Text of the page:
Though Zorn calls the memo a bombshell and Mills also wrote a lengthy article about it, the rest of the Chicago media remained ominously silent. They did not run with it. There was a time in Chicago that such an announcement in a wrongful conviction narrative by Zorn and Mills would generate a media frenzy, like 1999 when they said Porter was innocent. Was the current reticence of the rest of the media a sign that even the media at large doesn’t want to touch the Zorn/Mills narrative anymore?

Was the Zorn and Mills coverage of the prosecutor’s memo little more than a journalistic hail Mary pass, a desperate try to uphold a doomed narrative?

It’s unknown.

But then, a few weeks after Zorn and Mills published the contents of the memo, the announcement came that Mills is leaving the Tribune.

Perhaps some light will be shed on the exact nature of Mills’ and Zorn’s coverage of the Porter case in the course of the Simon trial, particularly on the key days between March 30 and February 6, 1999 that paved the way for Porter’s release.

But already more questions about Mills and the media emerge in the wake of the Simon lawsuit, none more so than the key period of 2003 when Governor Ryan released four men from death row. In releasing the men, Ryan cited the influence of the Porter exoneration four years earlier, or at least the Mills and Zorn narrative about it.  

The four exonerees, none of whom, according to the New York Times, had been able to convince a jury or judge of their innocence, were released by Ryan shortly before Ryan himself would be convicted on corruption charges.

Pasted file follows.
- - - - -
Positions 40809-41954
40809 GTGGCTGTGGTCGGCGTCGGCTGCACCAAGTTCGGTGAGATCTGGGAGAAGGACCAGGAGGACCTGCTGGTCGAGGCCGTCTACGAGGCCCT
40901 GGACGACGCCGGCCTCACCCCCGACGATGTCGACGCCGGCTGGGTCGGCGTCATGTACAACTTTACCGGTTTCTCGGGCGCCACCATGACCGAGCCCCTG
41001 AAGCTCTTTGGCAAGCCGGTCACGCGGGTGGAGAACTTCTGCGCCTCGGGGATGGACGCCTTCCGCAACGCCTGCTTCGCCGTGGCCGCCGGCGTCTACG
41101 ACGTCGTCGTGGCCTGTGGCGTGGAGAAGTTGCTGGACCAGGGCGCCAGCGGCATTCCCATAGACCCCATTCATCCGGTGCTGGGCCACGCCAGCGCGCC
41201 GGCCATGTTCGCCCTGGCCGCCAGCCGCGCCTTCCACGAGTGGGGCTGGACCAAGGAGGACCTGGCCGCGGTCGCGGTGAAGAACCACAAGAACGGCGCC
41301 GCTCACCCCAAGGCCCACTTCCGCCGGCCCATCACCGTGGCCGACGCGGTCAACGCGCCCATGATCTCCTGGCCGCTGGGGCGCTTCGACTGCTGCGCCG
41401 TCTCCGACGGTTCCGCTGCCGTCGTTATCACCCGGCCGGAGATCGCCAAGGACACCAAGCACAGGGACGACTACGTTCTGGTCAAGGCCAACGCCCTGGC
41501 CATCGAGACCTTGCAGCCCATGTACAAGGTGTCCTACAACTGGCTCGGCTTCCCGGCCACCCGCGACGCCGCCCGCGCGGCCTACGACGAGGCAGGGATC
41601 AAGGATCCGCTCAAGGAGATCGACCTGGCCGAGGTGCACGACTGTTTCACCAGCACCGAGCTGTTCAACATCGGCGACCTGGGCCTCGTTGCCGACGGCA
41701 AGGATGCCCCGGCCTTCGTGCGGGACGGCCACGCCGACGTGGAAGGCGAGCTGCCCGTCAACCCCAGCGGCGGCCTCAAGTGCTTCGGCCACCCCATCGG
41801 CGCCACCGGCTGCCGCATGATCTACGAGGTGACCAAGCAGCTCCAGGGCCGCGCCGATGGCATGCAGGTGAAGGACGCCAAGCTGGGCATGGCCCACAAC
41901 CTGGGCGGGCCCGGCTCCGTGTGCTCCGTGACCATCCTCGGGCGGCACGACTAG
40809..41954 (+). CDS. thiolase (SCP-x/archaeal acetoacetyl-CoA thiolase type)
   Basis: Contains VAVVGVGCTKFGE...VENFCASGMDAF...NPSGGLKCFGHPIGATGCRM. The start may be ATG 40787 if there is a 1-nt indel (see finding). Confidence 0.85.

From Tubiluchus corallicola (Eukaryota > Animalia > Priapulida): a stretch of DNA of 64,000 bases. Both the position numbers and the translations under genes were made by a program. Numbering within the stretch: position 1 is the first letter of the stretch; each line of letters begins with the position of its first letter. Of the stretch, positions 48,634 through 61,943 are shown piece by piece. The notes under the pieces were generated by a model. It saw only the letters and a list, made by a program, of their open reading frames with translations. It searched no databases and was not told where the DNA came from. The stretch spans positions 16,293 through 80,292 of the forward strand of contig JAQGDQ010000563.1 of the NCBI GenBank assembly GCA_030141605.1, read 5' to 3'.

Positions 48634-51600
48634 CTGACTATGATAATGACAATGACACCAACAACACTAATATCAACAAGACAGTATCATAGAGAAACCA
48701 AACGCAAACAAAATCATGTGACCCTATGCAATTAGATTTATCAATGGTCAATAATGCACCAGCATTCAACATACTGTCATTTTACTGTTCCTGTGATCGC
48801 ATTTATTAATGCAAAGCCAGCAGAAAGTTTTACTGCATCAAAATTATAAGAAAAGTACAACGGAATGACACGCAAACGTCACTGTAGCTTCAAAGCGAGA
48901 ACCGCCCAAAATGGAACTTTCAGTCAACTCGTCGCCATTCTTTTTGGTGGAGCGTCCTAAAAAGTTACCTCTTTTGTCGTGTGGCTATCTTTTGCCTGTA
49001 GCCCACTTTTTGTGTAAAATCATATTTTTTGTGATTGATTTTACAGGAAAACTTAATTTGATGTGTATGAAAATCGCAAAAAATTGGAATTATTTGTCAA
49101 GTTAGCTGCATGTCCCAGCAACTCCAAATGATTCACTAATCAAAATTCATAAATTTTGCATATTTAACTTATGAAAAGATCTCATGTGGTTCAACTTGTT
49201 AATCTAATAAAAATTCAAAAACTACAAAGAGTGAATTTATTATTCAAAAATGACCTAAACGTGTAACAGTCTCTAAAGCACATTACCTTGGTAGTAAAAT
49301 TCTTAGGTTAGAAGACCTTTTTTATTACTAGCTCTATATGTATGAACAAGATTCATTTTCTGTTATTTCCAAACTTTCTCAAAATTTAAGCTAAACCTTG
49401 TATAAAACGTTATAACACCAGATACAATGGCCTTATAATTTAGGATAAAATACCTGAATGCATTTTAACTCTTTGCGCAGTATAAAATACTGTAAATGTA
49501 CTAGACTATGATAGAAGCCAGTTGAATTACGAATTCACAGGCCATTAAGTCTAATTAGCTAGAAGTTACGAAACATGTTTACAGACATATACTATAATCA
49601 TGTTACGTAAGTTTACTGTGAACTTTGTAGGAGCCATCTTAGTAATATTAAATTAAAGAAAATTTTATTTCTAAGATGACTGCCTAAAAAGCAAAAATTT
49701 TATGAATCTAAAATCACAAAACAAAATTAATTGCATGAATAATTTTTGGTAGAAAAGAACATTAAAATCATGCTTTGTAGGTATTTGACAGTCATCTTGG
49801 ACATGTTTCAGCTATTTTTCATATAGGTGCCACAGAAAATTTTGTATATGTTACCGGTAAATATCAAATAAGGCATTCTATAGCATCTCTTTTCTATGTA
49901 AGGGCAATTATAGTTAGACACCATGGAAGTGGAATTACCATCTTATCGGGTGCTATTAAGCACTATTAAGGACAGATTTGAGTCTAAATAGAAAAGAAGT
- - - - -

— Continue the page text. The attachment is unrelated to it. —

The four men would be released without any new evidence, to the shock and horror of the family members of the victims and prosecutors.

From the New York Times:

Richard A. Devine, the Cook County state's attorney, issued a statement this afternoon calling the pardons ''outrageous and unconscionable.''

''These cases against these men are still before our courts, and it is the courts that should decide the issues in these cases,'' Mr. Devine said, referring to pending appeals. ''By his actions today the governor has breached faith with the memory of the dead victims, their families and the people he was elected to serve.''

One of those exonerations was for a man named Madison Hobley, convicted of setting a fire in 1987 that killed seven people, including his own wife and child. The Hobley exoneration is one of the cases cited by Simon’s attorneys as part of the pattern of misconduct in the wrongful conviction movement.

The four exonerated men were given approximately $20 millions in settlement money, including approximately $7 million for Hobley.

It is this period of reporting by Mills that should perhaps draw the most intense scrutiny because these exonerations were heavily influenced by the Porter exoneration four years earlier.

Will this scrutiny ever take shape?

The Chicago media, after all, the one that publishes a story almost every week about a “code of silence” among the Chicago Police Department, seems hesitant to dive into these stories anew, even though one of the cases is a mass murderer in which two of the victims were children.

One aspect of the coverage that might draw the attention of an earnest reporter would be in May of 2003, when Mills authored an article on the so called evidence of Hobley’s “wrongful conviction.”

In the article, Mills ignores altogether the fact that Hobley made arson threats against his wife just a few weeks before the arson that took her life and that of his child. The threats, made in front of a witness, were documented in a Chicago police case report.

How could a journalist write about a mass murder case and ignore the fact that the main suspect in the case, the one who confessed twice to the crime, had made threats of committing an arson in front of witnesses just a few weeks earlier?

These threats by Hobley are on the public record for anyone to get ahold of, including journalists.

And they aren’t even under a protective order.